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Buddhism is facing a 'lost generation'
Surachai Chupaka
(Reflecting on Visakha Bhucha Day and how Buddhist studies are becoming an athema to modern students)


Yesterday's Visakha Bhucha Day was the perfect time to discover more about Lord Buddha and his teachings - its importance has also been recognised by the United Nation - but sadly, for many Thais it was just another holiday. They only remember that Visakha Day is the annual celebration of the birth, enlightenment and departure of Lord Buddha, but they feel that does not relate directly to them. This attitude is the result of a failure in schools to teach Buddhism properly.

Ask today's students about their most boring subject and most would probably say Buddhism. This attitude stems from an outdated curriculum, unqualified teachers and an inappropriate environment. Despite social change, the Buddhist curriculum in schools has not been updated since 1990. It mostly details Lord Buddha's life, accompanied by condensed versions of hundreds of his sayings. Students memorise Buddha's teachings in order to pass multiple choice examinations without really understanding the meaning.

On Sunday, many of them will participate in various temple activities to gain additional marks instead of doing it for themselves. Meanwhile, teachers find they are unable to develop their teaching skills because they have never had any direct experience concerning Buddhist practices. Even though there have been many attempts to strengthen Buddhist studies by having monks teach students, students have not been convinced to learn more about the Buddha due to a lack of experience dealing with the present social environment.

The school environment is another barrier hampering the students ability to realise the importance of what Buddha taught. Administrators seem to concentrate on how to develop and improve their school's standing rather than the development of their teachers and students. To bring Buddhism into the 21st century, these problems have to be addressed to get the younger generations to realise that such knowledge is a key to helping develop themselves. Instead of teaching Buddhism using the rote method, the curriculum should focus on the major aspects, working out teaching methods that best suit the differing age groups.

A core concept of Buddha's teaching is the meaning of Dharma, so this must be strictly addressed since it is the heart of the matter. If students can understand the meaning, it will help open the door to other aspects of Buddhism. In this day and age, a majority of students do not understand the meaning of Dharma. "Buddha teaching these days centres around general morals and ethics, which every religion has. Nobody gets to the heart of the matter.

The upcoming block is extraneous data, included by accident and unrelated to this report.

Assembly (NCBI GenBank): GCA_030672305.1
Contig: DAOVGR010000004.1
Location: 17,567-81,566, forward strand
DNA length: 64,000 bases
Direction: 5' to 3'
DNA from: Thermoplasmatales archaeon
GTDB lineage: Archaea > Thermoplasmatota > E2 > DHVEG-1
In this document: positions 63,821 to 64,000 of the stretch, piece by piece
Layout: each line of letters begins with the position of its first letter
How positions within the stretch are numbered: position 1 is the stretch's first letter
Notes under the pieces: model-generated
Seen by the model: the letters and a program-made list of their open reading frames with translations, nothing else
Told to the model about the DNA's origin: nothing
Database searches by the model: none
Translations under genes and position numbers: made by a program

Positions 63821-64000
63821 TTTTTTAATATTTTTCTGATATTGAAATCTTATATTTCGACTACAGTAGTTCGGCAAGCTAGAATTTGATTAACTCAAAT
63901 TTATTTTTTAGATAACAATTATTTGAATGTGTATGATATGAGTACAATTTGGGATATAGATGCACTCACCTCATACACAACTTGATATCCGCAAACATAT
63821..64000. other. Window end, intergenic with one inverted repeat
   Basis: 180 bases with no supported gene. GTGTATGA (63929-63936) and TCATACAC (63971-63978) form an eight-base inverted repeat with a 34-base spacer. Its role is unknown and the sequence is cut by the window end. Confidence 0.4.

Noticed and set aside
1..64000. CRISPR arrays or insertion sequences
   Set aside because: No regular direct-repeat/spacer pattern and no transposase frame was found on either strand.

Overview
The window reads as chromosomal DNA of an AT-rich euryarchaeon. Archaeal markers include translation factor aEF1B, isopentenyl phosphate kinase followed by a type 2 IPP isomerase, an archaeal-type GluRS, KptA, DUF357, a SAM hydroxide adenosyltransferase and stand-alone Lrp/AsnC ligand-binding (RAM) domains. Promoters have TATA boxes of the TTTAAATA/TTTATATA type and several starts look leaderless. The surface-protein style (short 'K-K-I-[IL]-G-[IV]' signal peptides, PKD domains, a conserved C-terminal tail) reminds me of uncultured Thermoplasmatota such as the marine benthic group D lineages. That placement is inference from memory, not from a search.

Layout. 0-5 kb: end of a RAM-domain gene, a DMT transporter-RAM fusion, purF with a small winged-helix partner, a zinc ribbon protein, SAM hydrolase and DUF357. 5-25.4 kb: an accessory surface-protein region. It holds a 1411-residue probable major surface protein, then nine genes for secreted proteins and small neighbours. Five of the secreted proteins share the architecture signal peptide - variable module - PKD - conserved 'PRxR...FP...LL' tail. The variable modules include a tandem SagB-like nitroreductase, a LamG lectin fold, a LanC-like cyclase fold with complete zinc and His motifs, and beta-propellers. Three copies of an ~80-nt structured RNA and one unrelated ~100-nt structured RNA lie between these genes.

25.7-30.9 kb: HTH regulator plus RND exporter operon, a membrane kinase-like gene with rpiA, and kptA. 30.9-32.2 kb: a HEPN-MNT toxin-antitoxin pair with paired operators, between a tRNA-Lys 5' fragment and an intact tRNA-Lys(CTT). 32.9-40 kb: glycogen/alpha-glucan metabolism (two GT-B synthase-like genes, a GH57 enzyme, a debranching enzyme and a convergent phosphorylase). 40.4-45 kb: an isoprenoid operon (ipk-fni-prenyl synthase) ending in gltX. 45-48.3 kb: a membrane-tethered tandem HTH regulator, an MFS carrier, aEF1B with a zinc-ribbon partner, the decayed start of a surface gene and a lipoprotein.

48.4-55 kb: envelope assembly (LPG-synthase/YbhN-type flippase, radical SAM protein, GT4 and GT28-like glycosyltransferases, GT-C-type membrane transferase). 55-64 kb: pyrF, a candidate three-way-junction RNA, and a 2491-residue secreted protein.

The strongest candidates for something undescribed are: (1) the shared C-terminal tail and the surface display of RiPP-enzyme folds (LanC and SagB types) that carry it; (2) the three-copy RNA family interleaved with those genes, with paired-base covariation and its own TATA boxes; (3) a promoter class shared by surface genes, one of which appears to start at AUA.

This is the real problem concerning Buddhism in Thailand," the late Venerable Buddhadasa, one of the most influential thinkers and Dharma exponents in contemporary Thailand, noted. Venerable Buddhadasa explained that Dharma, according to Lord Buddha, means the state of nature as it is. He said it concerns the laws of nature, so a man has a duty to follow nature's laws to ensure a peaceful life. In fact, all of the Buddha's commandments are guidelines for people to comply with as a way to ensure a peaceful mind.

Following the commandments will enable people to better follow nature's laws. For example, not drinking is one of the five major commandments, allowing the follower to have better consciousness to lead a regular life. Students should have the opportunity to learn practically rather than memorising the five precepts. Furthermore, the Education Ministry should reshape teaching approaches and the type of material used, getting rid of the "chalk and talk" style.

For primary schools, Buddha-related stories should be in a cartoon format. Phra Mahajanaka, a stage in Lord Buddha's life, is a perfect example for a cartoon books so students can understand more easily. For higher-level teaching, the ministry should draw up new methods by following Lord Buddha's way.

According to the Tripitaka, made up of the Buddha's teaching, Lord Buddha always taught via the question and answer method, offering concrete comparisons so that people could understand nature's laws by using their own wisdom. Furthermore, teachers should have opportunity to become better acquainted with Buddhism. They should share their views with academic monks who clearly understand the heart of the teachings.

Monks who teach Buddhist courses in schools should make more attempts to understand the students' problems, as well as the constraints felt by teachers. Phra Prayoon Dharmmajitto, a well-known academic monk, noted in his book "The Turning Point of Life" that Buddhism will become a bitter pill to swallow if society does not try to improve the teachers and look for different ways to teach the subject.

In the correct environment, schools and temples should join hands to improve the situation, ensuring comfort and peace so students can enjoy learning. These days many schools aim to build modern buildings without any space for practising Buddha's philosophies, while temples have become more private places, just being an area for holding Buddhist ceremonies. Without change, the younger generation is going to grow up preferring the din of shopping malls rather than the tranquillity of learning what Buddha has to offer.

The Nation newspaper, 18-May-2000, Bangkok, Thailand.

Sincere thanks to Dr. Binh Anson for providing us with this article


Updated: 1-7-2000

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